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Achilles Agamemnon Aias Alcinous amongst Antinous armour arrow bade battle beggar body bring bronze brought Calypso captains cave chariot Chryseis City companions courtyard cried dost drove Eteoneus Eumaeus Eurycleia Eurylochus Eurymachus father father's house feast fell fight fire garments gate gifts goddess gods Greeks guest hall handmaidens hands heard heart Hector Helen heroes host house of Odysseus immortal Island Ithaka King Priam knew lady Laertes land Laodamas looked lord maiden Menelaus minstrel mother Myrmidons Nausicaa Nestor Odysseus Pallas Athene Patroklos Peisistratus Peleus Penelope Phaeacians Phemius prayed Princes Pylos sails shield ship shouted slain slay slew speak spear spoke stayed stood stranger swineherd sword Telemachus tell Theoclymenus Thetis thine thou art thou hast thou wouldst told took Trojans Troy wagon wall wanderings warriors wife wilt winds wine wooers youth Zeus
Page 210 - In his talons he held a dove, and plucked her and shed the feathers down on the ship. By that omen I know that the lord of this high house will return, and strike here in his anger.' Penelope left the hall and went back to her own chamber. Next
Page 257 - The stories told have humor as well as adventure in them, and they have the fantasy that delights a child or the grown person with a child's imagination. The Boy Who Knew What the Birds Said is illustrated by Dugald Stewart Walker, who is one of the few artists who have lived with the fairies. THE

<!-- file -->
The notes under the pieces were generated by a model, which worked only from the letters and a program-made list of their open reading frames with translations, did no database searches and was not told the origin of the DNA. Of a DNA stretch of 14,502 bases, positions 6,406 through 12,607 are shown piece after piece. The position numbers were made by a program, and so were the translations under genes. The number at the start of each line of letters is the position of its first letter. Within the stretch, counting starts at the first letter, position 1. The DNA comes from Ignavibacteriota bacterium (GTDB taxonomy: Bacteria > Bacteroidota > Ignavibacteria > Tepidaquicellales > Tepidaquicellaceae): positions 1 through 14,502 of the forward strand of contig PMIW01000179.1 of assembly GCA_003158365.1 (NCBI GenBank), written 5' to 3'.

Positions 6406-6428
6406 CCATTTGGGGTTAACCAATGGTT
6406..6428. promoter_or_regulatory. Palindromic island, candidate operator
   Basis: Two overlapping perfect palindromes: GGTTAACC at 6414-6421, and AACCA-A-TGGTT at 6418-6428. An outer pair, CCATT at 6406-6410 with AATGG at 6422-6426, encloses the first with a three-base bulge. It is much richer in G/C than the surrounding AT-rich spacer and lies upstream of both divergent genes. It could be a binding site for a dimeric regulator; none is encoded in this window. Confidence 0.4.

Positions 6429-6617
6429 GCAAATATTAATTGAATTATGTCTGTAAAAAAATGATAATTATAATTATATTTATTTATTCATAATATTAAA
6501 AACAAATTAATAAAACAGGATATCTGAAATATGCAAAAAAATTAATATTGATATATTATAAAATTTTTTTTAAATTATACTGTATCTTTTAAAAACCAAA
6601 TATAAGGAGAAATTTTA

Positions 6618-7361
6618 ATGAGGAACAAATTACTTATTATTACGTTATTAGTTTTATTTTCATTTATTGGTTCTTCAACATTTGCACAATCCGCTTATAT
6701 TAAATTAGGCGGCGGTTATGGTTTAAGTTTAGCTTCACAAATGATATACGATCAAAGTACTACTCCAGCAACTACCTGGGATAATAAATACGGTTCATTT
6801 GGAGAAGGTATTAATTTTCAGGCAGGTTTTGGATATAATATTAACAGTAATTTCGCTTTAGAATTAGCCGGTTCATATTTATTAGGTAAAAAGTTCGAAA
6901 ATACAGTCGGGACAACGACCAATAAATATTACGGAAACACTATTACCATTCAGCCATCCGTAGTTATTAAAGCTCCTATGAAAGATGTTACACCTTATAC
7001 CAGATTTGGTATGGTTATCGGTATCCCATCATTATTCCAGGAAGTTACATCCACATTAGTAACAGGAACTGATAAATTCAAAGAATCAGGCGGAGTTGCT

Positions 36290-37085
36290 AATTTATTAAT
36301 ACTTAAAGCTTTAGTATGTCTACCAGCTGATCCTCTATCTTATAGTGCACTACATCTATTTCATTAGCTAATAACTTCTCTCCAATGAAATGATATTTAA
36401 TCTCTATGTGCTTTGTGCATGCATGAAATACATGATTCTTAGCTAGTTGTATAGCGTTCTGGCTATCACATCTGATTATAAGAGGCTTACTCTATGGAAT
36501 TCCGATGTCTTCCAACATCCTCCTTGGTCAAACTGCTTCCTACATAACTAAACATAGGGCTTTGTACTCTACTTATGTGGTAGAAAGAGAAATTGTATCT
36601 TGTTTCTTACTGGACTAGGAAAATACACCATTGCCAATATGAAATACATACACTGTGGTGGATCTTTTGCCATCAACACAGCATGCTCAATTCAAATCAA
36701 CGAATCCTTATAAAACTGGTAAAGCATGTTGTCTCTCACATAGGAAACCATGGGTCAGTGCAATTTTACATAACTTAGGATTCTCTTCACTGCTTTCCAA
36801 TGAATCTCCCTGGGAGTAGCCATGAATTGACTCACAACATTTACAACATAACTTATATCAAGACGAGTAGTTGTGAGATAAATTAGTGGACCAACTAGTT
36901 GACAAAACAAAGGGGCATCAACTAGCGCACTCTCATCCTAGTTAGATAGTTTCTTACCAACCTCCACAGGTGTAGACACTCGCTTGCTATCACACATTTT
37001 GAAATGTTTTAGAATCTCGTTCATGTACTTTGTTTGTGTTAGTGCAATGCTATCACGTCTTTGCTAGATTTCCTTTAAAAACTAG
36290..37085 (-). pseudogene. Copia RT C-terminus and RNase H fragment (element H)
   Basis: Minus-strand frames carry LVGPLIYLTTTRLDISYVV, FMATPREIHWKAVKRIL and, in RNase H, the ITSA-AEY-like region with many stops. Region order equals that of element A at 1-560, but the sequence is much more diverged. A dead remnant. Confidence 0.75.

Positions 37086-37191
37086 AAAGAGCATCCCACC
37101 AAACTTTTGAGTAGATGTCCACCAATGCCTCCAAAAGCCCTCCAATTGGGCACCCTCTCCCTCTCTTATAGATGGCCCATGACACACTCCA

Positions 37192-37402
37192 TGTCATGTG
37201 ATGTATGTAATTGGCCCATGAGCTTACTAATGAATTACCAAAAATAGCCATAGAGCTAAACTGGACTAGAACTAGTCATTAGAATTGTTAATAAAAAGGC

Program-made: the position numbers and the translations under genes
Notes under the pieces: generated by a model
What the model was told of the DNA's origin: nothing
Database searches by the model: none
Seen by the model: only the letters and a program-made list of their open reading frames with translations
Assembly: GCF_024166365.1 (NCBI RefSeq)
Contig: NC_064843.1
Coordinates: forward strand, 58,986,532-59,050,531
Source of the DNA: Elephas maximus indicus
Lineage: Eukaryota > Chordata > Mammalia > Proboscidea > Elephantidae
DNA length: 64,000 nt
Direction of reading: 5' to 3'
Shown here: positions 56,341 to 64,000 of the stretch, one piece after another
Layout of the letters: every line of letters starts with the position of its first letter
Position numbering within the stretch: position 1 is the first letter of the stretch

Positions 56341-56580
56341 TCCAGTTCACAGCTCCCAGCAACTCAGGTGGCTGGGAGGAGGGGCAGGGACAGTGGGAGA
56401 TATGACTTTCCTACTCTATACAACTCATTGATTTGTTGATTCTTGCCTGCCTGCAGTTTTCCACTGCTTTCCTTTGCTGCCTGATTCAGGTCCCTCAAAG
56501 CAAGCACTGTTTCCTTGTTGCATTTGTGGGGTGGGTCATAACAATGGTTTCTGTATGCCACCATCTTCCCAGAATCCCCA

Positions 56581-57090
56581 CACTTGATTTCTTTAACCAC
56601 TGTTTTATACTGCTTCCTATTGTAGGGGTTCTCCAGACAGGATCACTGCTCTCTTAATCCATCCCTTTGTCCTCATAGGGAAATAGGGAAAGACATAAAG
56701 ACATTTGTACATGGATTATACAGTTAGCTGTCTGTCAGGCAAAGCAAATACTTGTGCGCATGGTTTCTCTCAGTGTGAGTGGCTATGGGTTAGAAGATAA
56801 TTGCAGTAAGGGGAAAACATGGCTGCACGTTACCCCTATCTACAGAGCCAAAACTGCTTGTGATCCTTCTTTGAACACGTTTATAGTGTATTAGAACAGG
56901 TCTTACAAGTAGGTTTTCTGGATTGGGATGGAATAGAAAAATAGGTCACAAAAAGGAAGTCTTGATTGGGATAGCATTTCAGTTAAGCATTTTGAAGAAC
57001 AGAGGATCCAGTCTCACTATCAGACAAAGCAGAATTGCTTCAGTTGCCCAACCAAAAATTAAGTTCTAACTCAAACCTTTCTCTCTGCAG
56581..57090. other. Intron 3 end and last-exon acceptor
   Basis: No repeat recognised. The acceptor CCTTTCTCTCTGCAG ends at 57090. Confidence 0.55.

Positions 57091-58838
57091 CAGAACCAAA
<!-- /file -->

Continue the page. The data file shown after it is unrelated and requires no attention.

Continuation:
Page 222 - Lady, it is hard for one so long parted from him to tell thee what thou hast asked. It is now twenty years since I saw Odysseus. He wore a purple mantle that was fastened with a brooch. And this brooch had on it the image of a hound holding a fawn between its forepaws. All the people marvelled at this brooch, for it was of gold, and the fawn and the
Page 207 - him that he may go amongst the company and crave an alms from each.' Odysseus ate whilst the minstrel was finishing his song. When it was finished he rose up, and went into the hall, craving an alms from each of the wooers. Seeing him, Antinous, the most insolent of the wooers, cried out,
Page 234 - forsaking the house of my wedlock, this house so filled with treasure and substance, this house which I shall remember in my dreams.' As she spoke Telemachus took the twelve axes and set them upright in an even line, so that one could shoot an arrow through the hole that was in the back of each axe-head. Then
Page 257 - The bird that follows the cuckoo was once upon the point of flying into the cuckoo's mouth, but the world was saved from coming to an end by a boy who covered the cuckoo and the cuckoo's mouth. The people did not know what the world had been saved from, but the birds did, and out of gratitude
Page 186 - that would have been evil but that it was to last for a while only. She made his skin wither, and she dimmed his shining eyes. She made his yellow hair grey and scanty. Then she changed his raiment to a beggar's wrap, torn and stained with smoke.
Page 189 - Old man, no wanderer ever comes to this land but that our lady Penelope sends for him, and gives him entertainment, hoping that he will have something to tell her of her lord, Odysseus. They all do as thou wouldst do if thou
Page 257 - When the bird that follows the cuckoo flies into the cuckoo's mouth the world will come to an end!